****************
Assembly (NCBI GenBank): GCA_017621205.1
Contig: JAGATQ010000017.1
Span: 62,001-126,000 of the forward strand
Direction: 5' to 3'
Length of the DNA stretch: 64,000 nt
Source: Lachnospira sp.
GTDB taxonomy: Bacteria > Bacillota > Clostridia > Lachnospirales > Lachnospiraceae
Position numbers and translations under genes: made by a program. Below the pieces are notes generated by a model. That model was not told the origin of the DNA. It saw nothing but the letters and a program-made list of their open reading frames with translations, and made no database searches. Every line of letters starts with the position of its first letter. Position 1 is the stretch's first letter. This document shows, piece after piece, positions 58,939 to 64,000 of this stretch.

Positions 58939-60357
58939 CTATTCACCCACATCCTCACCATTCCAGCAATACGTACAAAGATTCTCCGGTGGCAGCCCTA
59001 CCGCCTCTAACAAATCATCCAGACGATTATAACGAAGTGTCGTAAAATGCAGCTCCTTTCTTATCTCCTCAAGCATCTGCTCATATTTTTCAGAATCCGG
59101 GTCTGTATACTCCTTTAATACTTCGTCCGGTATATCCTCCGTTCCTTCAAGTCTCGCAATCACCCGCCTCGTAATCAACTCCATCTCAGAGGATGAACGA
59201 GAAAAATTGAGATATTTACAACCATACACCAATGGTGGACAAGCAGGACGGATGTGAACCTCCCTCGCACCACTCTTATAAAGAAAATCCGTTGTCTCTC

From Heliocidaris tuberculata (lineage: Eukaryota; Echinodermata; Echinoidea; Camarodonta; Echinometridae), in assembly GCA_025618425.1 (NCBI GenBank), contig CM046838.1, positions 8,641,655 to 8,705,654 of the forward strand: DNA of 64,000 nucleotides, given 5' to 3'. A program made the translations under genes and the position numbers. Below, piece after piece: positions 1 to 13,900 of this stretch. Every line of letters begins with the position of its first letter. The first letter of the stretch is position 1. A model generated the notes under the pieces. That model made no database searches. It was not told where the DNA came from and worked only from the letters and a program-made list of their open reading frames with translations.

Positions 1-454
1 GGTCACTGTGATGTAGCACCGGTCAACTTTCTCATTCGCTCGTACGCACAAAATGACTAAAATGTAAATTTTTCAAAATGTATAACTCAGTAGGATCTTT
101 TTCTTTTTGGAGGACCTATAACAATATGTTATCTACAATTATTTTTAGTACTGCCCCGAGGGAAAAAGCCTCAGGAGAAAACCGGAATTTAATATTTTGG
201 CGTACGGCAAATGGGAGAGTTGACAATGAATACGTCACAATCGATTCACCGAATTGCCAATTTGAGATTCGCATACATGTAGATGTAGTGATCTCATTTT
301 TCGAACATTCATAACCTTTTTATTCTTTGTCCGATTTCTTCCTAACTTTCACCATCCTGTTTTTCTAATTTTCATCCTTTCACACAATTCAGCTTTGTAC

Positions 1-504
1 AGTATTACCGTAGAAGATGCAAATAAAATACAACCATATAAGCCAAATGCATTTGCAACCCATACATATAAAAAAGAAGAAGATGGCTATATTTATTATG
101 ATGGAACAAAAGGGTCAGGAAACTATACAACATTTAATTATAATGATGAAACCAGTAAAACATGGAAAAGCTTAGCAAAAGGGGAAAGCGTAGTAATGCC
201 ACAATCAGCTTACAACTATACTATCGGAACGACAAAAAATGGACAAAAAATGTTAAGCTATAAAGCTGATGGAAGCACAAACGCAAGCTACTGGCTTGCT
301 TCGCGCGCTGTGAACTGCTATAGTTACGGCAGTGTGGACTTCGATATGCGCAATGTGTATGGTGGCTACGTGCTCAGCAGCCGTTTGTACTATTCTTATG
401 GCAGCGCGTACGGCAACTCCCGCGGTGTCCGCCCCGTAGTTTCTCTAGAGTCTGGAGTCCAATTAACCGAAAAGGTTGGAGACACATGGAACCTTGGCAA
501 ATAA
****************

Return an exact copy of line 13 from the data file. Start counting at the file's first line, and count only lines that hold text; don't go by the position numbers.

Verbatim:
59201 GAAAAATTGAGATATTTACAACCATACACCAATGGTGGACAAGCAGGACGGATGTGAACCTCCCTCGCACCACTCTTATAAAGAAAATCCGTTGTCTCTC